As Rahul Gandhi tried to woo them, the Left on Tuesday claimed that the Sonia Gandhi-led party had become "jittery" and said they were striving only for a non-Congress, non-BJP alternative coalition at the Centre.
While CPI said Congress had become "jittery" as it may not get the required numbers to form the government, CPI(M) said the combination which would form a government at the Centre would be decided only after the elections as in all the recent elections held in 1996, 1998 and 2004.
"This is not the time to speculate what will happen after the elections. In 1996, 1998, 2004 and in 2009 as well, the combination that will form government will only be forged after the elections," CPI(M) leader Sitaram Yechury told PTI.
He said as far as the Left is concerned, "we are working for a non-Congress, non-BJP secular alternative combination to provide a government that will effect a shift in the country's policy trajectory in favour of the people".
Maintaining that Congress was "jittery" as it would not get the required numbers in these elections, CPI General Secretary A B Bardhan said, "They are nervous about it. So, by attacking the Left, they take care sometimes that to speak about having the Left with them."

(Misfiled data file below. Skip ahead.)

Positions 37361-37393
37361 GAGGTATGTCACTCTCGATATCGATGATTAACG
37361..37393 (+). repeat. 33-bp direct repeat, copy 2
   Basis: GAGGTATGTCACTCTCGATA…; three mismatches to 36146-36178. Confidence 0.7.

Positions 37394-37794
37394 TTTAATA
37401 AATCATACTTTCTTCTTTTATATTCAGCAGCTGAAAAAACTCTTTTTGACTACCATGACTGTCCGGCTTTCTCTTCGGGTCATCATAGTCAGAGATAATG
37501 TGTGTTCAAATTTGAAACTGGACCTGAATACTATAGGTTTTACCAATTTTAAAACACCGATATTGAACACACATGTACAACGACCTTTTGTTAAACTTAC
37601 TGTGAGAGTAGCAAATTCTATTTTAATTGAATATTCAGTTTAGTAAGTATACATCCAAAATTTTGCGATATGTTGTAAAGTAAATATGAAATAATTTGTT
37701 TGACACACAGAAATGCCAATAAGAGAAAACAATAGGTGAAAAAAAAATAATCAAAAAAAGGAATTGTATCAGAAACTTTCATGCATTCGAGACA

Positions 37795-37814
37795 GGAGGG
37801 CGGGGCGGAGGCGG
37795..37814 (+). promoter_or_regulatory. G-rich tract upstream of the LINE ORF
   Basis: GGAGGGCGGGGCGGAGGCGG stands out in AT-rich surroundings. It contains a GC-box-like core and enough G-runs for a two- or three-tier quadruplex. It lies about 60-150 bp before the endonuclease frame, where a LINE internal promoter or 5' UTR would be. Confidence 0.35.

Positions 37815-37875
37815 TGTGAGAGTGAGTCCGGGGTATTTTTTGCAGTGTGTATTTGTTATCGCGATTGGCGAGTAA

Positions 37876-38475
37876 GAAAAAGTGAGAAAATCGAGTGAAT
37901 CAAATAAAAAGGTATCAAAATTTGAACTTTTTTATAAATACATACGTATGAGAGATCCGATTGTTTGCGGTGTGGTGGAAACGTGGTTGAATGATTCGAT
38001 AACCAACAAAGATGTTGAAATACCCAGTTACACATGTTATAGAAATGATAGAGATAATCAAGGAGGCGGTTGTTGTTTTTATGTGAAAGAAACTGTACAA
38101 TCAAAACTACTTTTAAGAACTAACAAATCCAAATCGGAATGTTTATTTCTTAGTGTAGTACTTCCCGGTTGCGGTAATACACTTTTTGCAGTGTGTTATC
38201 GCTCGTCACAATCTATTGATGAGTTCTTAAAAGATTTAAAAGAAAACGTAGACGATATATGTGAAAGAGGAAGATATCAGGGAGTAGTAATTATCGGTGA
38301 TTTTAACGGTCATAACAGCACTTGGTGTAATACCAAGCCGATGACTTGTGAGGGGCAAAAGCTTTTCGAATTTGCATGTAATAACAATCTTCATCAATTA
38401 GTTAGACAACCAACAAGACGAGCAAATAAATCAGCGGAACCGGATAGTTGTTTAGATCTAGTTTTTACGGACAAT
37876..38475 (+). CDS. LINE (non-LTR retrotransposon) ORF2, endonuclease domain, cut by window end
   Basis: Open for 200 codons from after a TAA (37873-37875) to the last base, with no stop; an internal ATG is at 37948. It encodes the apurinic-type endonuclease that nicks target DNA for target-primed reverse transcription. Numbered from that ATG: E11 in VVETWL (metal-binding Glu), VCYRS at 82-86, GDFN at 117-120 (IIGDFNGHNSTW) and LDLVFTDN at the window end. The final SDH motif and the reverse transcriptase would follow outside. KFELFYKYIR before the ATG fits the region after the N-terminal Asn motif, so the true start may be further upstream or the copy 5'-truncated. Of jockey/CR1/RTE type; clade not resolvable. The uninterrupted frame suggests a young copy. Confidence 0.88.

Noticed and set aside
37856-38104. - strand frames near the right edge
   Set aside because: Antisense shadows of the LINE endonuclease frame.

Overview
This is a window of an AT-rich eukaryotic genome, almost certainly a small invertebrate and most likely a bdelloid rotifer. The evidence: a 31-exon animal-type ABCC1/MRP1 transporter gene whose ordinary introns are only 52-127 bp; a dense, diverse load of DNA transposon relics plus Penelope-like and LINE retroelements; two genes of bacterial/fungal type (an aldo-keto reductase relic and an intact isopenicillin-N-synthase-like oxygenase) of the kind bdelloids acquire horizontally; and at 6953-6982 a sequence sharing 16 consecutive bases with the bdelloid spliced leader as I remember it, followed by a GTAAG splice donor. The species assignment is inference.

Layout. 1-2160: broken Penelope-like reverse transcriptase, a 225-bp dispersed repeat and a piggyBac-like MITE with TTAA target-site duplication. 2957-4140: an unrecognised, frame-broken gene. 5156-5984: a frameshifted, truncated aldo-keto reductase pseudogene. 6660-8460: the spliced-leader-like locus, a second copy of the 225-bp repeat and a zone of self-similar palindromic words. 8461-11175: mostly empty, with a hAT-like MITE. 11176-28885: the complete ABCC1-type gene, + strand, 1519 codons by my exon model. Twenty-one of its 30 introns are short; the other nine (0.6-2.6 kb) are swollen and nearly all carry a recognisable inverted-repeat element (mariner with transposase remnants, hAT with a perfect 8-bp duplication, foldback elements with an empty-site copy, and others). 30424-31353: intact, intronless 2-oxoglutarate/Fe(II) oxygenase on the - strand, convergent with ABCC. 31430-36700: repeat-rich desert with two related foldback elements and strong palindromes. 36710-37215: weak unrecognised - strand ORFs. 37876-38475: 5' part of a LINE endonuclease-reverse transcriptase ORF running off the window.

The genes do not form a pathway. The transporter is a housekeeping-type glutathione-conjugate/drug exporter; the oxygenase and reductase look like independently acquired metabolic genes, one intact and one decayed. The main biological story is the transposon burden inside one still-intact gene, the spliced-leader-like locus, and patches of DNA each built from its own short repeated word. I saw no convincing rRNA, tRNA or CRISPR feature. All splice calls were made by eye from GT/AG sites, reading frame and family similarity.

"I don't think the Left will oblige them this time... Whoever be the candidate, we are not going to support a Congress government or a Congress-led government," he said.
CPI leader D Raja termed the attempts by Gandhi to woo the Left parties is "an admission of their defeat" in the elections, which he said would throw up a non-Congress, non-BJP alternative coalition. "This is an admission that Congress is losing. It is an admission of their own defeat," Raja said, adding that he was confident that the Left efforts to make a non-Congress, non-BJP alternative come to power at the Centre would succeed.
Maintaining that the Left had supported a Congress-led coalition for four-and-a-half years to prevent BJP from coming to power, he said, "Congress was responsible (for the break up with the Left)... It betrayed the trust of the Left and therefore of the entire nation."
Raja said the Left parties had "serious differences" with Congress on several issues and the Indo-US nuclear deal was "only one of them". "It does not seem at all that Congress is doing any introspection as to why this relationship (with Left) was destroyed. It continues to pursue the same neo-liberal policies," he said.
At a press conference, Gandhi said Congress and the Left had common ground on several issues and exuded confidence that the Communists could support a Congress-led government.